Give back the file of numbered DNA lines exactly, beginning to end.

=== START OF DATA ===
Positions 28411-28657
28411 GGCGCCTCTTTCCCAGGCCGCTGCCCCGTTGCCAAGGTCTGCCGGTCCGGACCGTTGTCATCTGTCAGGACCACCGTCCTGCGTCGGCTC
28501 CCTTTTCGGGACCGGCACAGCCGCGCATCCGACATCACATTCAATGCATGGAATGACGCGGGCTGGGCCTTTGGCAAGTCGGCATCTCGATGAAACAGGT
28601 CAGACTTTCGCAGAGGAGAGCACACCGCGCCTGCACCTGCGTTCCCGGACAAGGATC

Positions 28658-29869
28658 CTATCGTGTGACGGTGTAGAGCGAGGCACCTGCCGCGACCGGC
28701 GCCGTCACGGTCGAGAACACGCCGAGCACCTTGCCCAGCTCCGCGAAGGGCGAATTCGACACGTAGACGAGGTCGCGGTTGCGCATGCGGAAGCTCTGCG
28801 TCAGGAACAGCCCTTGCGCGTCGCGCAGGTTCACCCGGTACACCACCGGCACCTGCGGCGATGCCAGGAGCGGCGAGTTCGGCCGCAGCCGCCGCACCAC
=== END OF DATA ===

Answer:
Positions 28411-28657
28411 GGCGCCTCTTTCCCAGGCCGCTGCCCCGTTGCCAAGGTCTGCCGGTCCGGACCGTTGTCATCTGTCAGGACCACCGTCCTGCGTCGGCTC
28501 CCTTTTCGGGACCGGCACAGCCGCGCATCCGACATCACATTCAATGCATGGAATGACGCGGGCTGGGCCTTTGGCAAGTCGGCATCTCGATGAAACAGGT
28601 CAGACTTTCGCAGAGGAGAGCACACCGCGCCTGCACCTGCGTTCCCGGACAAGGATC

Positions 28658-29869
28658 CTATCGTGTGACGGTGTAGAGCGAGGCACCTGCCGCGACCGGC
28701 GCCGTCACGGTCGAGAACACGCCGAGCACCTTGCCCAGCTCCGCGAAGGGCGAATTCGACACGTAGACGAGGTCGCGGTTGCGCATGCGGAAGCTCTGCG
28801 TCAGGAACAGCCCTTGCGCGTCGCGCAGGTTCACCCGGTACACCACCGGCACCTGCGGCGATGCCAGGAGCGGCGAGTTCGGCCGCAGCCGCCGCACCAC